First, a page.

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Corned Ham - A Southern Holiday Tradition


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#1 Varmint

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Posted 07 April 2005 - 08:14 AM

When I ate at Crooks Corner recently, the chef (and my friend) Bill Smith had me try his version of corned ham. To me, this dish may represent what pork is truly meant to be. Call it the crack of pork, pork essence or pure pork, but I'll just call it damn tasty.

Corned ham used to be a staple on the Southern dining table, particularly at holidays. It's remarkably simple to make -- just salt a fresh ham, including along the bone made available with basic knife work. Let it sit in the refrigerator for a few weeks, soak it overnight, and roast it. You don't get a true "ham" flavor, but an unctious, juicy, over-the-top flavor of pork.

Bill Smith could make this dish his calling card, his legacy. Our local newspaper even wrote a feature story on Smith's rendition.

Maybe I need to corn a couple of hams for this fall's pig pickin -- or just invite Bill Smith to join me! :wink:

So, has anyone made this before? Eaten it? I'm curious.
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#2 cdh

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Posted 07 April 2005 - 11:37 AM

When you said "corned ham" I was thinking that to be an oxymoron-- the corned-ness of corned beef comes from the preservatives used on it... the large corn-shaped granules of saltpeter, which work their nitrite magic and give it that magic pink color. Ham has to be cured with something similar in order to keep its pinkness when cooked, no?

So in your experience, corned ham is ham but without the full preservation technique applied. Interesting. Calling it after something that is notably absent rather than something that is notably there.
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#3 Varmint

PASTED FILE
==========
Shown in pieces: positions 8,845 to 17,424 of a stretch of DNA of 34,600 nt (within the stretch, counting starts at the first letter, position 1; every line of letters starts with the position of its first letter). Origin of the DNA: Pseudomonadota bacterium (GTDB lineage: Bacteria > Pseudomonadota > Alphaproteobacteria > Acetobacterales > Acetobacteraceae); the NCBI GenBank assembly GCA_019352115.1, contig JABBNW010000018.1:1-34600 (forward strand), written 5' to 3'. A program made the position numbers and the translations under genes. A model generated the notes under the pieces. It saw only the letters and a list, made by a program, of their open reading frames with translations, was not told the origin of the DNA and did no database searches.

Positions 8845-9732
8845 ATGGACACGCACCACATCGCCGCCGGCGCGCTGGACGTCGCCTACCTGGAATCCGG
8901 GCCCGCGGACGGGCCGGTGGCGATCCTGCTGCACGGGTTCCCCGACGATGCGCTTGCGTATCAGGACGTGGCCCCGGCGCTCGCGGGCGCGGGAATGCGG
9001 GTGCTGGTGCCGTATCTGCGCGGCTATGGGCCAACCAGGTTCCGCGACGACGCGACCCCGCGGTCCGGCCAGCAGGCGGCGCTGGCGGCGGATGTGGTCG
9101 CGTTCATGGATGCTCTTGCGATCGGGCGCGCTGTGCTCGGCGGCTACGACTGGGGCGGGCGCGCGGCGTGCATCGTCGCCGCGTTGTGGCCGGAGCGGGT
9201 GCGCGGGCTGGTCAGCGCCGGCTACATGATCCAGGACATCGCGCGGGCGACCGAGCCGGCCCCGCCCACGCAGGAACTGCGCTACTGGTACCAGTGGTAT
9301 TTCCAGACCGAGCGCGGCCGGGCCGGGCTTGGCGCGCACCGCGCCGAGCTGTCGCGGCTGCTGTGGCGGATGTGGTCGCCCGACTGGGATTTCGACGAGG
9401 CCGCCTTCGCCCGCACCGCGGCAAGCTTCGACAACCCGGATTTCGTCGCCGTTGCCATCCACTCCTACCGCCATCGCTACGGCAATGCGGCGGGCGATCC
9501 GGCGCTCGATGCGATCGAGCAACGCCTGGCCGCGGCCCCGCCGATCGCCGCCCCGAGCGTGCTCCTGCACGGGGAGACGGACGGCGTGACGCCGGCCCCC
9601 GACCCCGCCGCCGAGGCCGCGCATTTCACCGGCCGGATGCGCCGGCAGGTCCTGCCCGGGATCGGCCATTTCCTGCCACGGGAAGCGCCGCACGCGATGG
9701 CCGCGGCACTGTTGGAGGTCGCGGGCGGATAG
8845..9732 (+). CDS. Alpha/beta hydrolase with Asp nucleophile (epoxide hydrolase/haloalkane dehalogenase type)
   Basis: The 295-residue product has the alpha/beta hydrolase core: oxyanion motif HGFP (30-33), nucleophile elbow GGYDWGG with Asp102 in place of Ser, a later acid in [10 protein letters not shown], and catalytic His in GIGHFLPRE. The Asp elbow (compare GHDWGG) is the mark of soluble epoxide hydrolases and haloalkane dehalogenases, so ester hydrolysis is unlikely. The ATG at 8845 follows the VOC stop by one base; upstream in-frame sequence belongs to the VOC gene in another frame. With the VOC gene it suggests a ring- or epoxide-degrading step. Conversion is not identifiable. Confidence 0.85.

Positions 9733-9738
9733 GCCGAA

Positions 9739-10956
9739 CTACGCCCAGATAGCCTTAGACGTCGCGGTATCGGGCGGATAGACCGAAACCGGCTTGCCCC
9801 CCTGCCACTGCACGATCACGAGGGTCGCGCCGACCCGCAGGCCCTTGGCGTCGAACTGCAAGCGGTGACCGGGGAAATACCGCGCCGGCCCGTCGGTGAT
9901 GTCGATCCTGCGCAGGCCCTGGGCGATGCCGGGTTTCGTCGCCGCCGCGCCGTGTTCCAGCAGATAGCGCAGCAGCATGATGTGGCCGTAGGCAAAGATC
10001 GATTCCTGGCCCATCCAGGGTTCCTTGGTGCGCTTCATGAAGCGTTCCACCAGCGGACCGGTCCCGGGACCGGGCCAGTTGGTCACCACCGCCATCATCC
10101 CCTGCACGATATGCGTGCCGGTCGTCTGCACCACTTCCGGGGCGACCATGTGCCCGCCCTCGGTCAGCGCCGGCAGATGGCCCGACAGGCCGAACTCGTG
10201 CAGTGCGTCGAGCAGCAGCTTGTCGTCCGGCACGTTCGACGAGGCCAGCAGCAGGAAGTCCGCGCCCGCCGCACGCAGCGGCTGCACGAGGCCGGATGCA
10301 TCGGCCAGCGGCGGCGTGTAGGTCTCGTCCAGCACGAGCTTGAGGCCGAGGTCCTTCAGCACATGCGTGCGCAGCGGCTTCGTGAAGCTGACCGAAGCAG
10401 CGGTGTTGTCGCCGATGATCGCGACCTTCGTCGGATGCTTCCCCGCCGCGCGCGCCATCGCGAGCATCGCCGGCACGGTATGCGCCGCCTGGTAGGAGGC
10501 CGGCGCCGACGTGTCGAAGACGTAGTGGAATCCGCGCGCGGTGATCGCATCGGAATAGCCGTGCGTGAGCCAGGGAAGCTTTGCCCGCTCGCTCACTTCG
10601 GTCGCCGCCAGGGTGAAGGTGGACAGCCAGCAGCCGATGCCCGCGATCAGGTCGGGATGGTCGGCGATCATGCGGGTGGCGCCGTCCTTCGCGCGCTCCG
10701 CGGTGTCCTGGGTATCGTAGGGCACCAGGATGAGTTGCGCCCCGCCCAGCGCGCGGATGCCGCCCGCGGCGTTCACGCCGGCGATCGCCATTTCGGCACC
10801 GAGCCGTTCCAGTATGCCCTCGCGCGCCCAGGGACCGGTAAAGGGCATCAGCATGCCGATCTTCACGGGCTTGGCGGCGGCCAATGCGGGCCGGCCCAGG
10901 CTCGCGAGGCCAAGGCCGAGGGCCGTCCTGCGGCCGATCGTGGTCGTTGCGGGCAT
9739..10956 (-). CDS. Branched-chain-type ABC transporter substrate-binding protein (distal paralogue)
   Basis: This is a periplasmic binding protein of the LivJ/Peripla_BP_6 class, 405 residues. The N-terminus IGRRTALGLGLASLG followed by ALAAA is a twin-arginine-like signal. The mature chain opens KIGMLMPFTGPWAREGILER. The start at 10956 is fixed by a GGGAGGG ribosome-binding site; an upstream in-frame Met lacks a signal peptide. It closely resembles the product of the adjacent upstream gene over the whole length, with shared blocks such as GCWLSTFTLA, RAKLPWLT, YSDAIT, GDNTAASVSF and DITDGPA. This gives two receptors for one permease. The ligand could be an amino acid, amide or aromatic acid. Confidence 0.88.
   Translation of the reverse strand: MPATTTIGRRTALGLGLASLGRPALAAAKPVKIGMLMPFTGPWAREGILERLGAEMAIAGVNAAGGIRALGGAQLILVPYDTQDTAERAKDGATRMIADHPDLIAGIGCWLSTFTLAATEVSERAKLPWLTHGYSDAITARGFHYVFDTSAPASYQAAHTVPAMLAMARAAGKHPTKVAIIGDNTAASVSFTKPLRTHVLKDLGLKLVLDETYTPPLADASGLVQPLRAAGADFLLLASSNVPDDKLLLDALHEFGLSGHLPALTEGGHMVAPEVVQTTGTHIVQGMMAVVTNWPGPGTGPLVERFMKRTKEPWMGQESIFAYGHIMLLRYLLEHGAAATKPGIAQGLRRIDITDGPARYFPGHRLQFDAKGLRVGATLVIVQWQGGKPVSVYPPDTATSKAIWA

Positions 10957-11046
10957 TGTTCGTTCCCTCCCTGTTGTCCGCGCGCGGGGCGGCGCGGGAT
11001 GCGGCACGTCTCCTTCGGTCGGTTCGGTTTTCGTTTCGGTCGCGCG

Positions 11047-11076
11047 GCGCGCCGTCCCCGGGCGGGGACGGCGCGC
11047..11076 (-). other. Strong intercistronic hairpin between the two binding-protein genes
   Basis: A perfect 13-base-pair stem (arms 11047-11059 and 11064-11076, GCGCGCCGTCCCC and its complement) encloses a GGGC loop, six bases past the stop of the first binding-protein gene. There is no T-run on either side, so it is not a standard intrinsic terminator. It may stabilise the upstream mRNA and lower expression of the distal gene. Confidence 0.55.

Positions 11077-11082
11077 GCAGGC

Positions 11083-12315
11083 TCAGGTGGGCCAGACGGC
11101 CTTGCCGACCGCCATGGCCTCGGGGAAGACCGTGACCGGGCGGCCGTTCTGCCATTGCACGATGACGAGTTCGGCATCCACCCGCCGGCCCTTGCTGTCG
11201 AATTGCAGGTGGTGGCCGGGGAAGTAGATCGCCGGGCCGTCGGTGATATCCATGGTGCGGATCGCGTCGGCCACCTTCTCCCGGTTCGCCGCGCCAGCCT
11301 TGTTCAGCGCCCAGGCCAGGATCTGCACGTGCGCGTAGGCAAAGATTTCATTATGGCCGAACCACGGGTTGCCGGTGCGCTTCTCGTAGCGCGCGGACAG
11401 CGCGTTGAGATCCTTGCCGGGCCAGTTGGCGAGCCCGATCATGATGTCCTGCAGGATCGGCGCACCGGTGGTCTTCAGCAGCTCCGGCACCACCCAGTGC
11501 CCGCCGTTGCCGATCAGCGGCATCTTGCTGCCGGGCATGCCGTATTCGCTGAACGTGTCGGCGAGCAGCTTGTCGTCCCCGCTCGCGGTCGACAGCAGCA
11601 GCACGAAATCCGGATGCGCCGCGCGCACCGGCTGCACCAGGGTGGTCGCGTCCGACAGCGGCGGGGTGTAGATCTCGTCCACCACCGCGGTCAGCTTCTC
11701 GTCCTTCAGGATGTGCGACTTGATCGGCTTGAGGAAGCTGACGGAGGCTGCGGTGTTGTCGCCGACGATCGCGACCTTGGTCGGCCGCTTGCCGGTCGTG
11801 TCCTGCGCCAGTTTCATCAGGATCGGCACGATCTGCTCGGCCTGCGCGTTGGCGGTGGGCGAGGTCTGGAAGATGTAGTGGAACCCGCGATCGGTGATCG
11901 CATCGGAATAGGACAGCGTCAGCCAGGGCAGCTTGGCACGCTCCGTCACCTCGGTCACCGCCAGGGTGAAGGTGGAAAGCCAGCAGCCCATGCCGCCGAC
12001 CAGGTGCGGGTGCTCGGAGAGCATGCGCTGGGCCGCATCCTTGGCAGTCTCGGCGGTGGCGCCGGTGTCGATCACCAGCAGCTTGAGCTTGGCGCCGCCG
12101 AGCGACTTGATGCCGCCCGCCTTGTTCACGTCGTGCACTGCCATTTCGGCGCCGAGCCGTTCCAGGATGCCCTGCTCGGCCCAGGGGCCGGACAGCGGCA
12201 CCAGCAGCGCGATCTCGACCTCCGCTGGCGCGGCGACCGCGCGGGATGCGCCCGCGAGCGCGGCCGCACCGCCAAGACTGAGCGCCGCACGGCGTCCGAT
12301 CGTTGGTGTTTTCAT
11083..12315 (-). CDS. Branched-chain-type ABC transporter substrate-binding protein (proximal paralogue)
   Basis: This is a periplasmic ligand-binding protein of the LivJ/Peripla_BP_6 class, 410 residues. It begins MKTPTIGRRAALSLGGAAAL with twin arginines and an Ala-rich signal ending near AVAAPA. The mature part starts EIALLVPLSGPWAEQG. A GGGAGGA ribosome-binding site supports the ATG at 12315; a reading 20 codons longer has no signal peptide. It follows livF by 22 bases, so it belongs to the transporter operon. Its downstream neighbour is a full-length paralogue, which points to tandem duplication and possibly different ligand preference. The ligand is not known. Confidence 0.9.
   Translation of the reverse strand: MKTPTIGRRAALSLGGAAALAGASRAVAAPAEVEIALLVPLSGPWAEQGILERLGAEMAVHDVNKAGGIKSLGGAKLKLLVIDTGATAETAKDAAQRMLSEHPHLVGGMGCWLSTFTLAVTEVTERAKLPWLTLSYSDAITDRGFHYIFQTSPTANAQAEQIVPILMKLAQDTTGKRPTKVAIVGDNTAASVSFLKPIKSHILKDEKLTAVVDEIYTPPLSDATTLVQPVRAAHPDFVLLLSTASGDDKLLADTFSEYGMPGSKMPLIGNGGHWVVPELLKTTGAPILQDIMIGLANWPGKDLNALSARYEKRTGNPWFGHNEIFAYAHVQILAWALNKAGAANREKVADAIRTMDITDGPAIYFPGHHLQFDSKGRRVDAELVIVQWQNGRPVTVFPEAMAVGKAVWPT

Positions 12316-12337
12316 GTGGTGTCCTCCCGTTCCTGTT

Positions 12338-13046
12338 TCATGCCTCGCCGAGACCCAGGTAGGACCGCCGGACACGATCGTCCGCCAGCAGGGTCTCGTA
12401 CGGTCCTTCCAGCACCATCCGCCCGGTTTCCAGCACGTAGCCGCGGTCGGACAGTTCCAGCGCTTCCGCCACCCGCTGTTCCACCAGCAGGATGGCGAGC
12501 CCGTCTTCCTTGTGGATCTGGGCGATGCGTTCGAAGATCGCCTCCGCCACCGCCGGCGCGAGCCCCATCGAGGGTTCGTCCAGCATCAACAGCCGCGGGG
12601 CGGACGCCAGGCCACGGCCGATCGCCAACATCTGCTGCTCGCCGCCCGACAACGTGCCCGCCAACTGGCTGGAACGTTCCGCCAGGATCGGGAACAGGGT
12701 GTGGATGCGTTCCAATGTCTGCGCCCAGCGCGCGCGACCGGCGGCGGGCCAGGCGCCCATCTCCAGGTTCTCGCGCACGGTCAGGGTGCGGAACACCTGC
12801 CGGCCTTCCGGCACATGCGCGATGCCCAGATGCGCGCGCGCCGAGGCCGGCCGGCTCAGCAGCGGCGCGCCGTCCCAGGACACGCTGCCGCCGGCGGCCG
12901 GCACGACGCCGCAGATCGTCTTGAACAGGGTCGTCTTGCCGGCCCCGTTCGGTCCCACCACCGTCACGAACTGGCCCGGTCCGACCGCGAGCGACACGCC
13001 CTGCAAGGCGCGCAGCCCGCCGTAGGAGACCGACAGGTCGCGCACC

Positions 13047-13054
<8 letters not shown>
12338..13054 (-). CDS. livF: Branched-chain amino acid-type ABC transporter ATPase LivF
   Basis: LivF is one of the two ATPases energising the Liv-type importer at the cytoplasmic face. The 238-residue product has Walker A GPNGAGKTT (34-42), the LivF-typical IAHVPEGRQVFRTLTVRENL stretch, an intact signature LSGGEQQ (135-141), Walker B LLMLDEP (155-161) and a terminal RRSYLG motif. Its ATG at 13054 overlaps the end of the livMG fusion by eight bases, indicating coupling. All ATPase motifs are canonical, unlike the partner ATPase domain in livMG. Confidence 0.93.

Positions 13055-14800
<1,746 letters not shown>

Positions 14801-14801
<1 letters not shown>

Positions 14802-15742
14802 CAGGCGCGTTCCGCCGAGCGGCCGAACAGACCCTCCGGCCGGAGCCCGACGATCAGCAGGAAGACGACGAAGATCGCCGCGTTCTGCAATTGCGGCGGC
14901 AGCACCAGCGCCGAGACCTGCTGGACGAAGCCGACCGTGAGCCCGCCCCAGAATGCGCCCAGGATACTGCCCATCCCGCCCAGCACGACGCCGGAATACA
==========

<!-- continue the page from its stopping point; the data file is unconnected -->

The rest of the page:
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Posted 07 April 2005 - 11:41 AM

There's nothing pink at all with this dish. In fact, it's an unappealing gray. But my oh my it's tasty!

I'm thinking that this style of pork could be used in lots of dishes, as the featured ingredient of a much more complex dish.
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#4 Varmint

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Posted 07 April 2005 - 11:44 AM

Oh, I just noticed -- here's the recipe!
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#5 fifi

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Posted 07 April 2005 - 12:47 PM

Oddly enough, I have never heard of such a thing. I have got to try this. Would it work as well with a smaller ham? I have become enamoured with the small picnics, shank portion, that I can get at my Asian market. Would the curing time differ for a smaller ham?
Linda LaRose aka "fifi"

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#6 slkinsey

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Posted 07 April 2005 - 01:29 PM

cdh: the "ham" Varmint is talking about is, at first anyway, a "fresh ham" (which is to say, the thigh and buttock of a pig) rather than a "cured ham."

"Corning," when it really comes down to it, is nothing more than a mild salt-and-spices cure -- although I am given to understand that "corning" involves curing in brine (aka "pickling") rather than dry salting such as Varmint describes, if you want to get technical.
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#7 jsolomon